Transgender Care Is Patient Care

Put away assumptions about sex and gender and learn to communicate with patients.


Cheyenne Frazier and Karen Gunning
Cheyenne Frazier and Karen Gunning

In today’s era of patient-centered care, pharmacists have boundless opportunities to create a welcoming environment for transgender patients and help them reach their personal health goals.

“I think there is a lot of opportunity to get creative and identify ways that you can be a gender-affirming provider, identify any barriers in your practice that your patients express to you or that you identify as gaps, and work to correct them,” said Cheyenne Frazier, clinical assistant professor of pharmacy at  Washington State University in Spokane and lead speaker at the Dec. 9 Midyear session Caring for Transgender People: Insights and Points of Controversy in Medication Therapy.

Frazier shared how she rethought her assumptions about sex and gender and learned to communicate in ways that better respect patients’ wishes and put them at ease.

“We all develop implicit biases based on our upbringing, the culture we’re around, the media that we’re exposed to,” Frazier said. Her own biases included generalizations that people with long hair are women and that speakers with deep voices are men.

But she cautioned that there’s no sure way to determine a person’s gender identity — the internal sense of whether one is a man, woman, both, or neither — without asking the person.

So that’s what she does.

“I ... introduce myself with my pronouns and then ask the patient to introduce themselves to me,” Frazier said. “I ask them to share what first name they would like to use. And this was really helpful not only for my gender-diverse patients but also for patients who went by a nickname or their middle name.”

Unfounded assumptions can also get in the way of clinical care for gender-diverse patients, said co-presenter Karen M. Gunning, clinical professor and associate dean of community engagement at the University of Utah College of Pharmacy and family medicine clinical pharmacist for University of Utah Health in Salt Lake City.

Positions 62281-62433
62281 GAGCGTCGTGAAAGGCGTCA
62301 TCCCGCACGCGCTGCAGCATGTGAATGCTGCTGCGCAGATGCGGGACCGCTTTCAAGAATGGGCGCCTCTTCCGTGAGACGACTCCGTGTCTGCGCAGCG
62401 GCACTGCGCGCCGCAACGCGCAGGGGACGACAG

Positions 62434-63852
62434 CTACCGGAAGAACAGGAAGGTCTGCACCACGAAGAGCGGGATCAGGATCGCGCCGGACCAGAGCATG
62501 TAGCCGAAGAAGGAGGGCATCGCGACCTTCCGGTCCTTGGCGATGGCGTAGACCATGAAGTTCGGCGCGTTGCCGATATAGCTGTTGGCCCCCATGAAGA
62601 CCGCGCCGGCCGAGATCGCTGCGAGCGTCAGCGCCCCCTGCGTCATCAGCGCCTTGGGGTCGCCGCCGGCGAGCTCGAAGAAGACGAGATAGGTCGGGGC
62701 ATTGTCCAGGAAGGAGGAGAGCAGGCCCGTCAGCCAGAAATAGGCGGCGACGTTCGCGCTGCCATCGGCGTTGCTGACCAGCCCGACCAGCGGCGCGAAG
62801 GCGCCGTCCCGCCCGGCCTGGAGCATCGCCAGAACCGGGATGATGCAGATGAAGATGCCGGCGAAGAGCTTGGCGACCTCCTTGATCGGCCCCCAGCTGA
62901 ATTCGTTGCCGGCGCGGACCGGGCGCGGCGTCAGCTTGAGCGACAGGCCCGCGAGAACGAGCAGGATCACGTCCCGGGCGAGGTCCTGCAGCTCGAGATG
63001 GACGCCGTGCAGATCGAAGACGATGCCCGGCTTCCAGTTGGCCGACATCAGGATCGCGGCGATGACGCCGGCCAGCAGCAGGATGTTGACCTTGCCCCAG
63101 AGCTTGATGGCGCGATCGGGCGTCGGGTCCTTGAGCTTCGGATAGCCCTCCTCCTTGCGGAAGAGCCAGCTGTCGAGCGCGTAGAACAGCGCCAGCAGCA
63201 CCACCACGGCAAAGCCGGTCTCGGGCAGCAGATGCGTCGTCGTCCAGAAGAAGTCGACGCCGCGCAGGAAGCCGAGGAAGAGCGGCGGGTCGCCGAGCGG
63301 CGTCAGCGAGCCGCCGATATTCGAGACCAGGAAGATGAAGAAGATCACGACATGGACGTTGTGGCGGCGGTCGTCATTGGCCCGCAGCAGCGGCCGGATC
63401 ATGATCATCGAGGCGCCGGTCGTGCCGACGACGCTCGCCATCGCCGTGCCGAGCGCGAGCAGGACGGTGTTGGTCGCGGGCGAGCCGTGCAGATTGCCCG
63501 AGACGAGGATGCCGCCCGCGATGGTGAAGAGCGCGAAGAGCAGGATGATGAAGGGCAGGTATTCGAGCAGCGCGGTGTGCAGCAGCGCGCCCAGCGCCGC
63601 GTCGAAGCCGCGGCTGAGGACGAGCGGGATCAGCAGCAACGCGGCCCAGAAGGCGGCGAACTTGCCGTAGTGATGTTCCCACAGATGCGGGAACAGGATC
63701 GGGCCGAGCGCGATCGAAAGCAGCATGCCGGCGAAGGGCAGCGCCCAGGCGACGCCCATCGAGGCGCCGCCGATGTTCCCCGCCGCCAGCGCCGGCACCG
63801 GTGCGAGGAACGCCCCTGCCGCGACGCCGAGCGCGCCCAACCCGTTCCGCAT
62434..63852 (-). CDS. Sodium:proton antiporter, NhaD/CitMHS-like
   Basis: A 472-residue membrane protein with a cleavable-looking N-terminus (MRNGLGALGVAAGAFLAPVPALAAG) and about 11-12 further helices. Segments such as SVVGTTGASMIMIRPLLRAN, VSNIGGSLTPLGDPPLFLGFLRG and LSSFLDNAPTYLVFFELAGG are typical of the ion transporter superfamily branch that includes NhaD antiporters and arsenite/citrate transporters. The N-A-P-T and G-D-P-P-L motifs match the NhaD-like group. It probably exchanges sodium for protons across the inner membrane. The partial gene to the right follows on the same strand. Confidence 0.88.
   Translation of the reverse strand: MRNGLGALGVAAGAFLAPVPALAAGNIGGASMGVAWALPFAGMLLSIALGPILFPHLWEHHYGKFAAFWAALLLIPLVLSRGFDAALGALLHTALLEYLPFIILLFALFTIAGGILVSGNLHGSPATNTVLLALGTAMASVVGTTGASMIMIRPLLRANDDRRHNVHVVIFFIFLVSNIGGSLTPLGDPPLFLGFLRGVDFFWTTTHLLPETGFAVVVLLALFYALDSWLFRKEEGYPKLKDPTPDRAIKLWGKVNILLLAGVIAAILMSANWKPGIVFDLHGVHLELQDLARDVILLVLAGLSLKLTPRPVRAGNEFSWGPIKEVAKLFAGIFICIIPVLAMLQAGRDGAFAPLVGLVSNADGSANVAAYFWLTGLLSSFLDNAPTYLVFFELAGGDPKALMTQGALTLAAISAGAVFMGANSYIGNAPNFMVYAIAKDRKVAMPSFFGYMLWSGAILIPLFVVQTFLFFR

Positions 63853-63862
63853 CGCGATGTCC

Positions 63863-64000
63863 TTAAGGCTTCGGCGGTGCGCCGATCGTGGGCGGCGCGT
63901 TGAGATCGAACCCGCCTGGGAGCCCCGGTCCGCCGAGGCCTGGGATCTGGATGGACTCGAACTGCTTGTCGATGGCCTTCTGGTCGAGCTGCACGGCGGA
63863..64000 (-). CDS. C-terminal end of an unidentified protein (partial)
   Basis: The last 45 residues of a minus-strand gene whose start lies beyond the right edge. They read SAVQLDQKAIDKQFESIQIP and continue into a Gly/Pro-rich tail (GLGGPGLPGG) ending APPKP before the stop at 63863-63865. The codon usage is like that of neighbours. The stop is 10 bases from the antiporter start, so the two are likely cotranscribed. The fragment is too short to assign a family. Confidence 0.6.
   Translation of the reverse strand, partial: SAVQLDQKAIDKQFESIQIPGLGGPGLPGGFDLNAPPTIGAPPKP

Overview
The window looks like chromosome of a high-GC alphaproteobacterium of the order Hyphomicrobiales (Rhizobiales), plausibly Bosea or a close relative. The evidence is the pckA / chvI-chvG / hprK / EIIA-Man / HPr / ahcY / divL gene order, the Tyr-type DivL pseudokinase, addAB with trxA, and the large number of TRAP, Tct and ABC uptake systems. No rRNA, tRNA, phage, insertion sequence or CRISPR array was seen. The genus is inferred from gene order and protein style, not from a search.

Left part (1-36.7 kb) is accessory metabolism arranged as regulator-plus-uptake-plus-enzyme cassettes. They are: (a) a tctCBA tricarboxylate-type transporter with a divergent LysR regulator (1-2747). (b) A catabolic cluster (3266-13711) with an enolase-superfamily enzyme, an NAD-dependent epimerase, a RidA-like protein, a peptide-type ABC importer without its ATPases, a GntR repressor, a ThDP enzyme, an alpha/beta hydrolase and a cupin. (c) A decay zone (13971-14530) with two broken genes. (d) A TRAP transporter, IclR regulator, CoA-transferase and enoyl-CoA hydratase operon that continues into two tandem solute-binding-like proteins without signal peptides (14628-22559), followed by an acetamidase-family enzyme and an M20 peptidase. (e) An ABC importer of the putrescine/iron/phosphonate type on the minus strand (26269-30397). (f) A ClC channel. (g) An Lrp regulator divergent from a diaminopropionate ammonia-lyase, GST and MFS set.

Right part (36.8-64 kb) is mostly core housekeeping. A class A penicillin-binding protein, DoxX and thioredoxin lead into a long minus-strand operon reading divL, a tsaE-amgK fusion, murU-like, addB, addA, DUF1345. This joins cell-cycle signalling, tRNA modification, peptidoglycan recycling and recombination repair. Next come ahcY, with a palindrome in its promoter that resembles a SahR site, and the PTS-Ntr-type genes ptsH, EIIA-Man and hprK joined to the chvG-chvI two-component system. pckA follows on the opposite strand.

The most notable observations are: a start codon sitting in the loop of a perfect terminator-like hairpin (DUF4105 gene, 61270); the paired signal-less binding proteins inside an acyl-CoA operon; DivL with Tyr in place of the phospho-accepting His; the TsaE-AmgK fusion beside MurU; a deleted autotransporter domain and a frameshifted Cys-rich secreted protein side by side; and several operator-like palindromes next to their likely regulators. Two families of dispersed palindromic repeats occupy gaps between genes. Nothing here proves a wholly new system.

“It’s very important for you to listen to your patient’s goals for care. Make no assumptions about what their wishes may be,” Gunning said. “A patient who identifies as female may want gender-affirming hormonal therapy, may want a little bit of gender-affirming hormonal therapy, or may be completely uninterested in receiving hormones. So just because a patient is transgender does not mean that they require, have to be, or want to be on gender-affirming hormone therapy.”

Gunning said that despite the existence of recommendations and protocols from various sources, gender-affirming therapy is an emerging science without a solid evidence base.

“There are lots of very divergent opinions out there,” Gunning said. “I’ve found really going back to pharmacology and pharmacokinetics very helpful to me in answering questions from both providers and patients.”

Gunning said pharmacists can help patients who opt for hormonal treatment understand what to expect and when to expect it.

For example, she said, patients who take estradiol and antiandrogens often require 3–6 months of therapy before the onset of breast growth, body fat redistribution, and decreased muscle mass. And testosterone therapy typically requires 6–12 months to produce certain masculinizing effects, such as facial and body hair growth, deepening of the voice, and increased muscle mass.

“We need to ensure that their expectations are aligned with what the medications can do,” Gunning noted. “As hard as we try with drug therapy, we can’t always guarantee the outcome.”

She also pointed out that transgender patients need primary care services for the management of diabetes, hypertension, and other common conditions unrelated to gender-affirming care.

“So providing the inclusive environment ... is an important first step even if there’s not support for providing gender-affirming hormone therapy in your clinic,” Gunning said.

AJHP’s collection of resources on transgender care includes Transgender/Gender Nonconforming Adults’ Worries and Coping Actions Related to Discrimination: Relevance to Pharmacist Care, Pharmacists’ Role in Provision of Transgender Healthcare, and the AJHP Voices episode Providing Healthcare to Transgender Persons.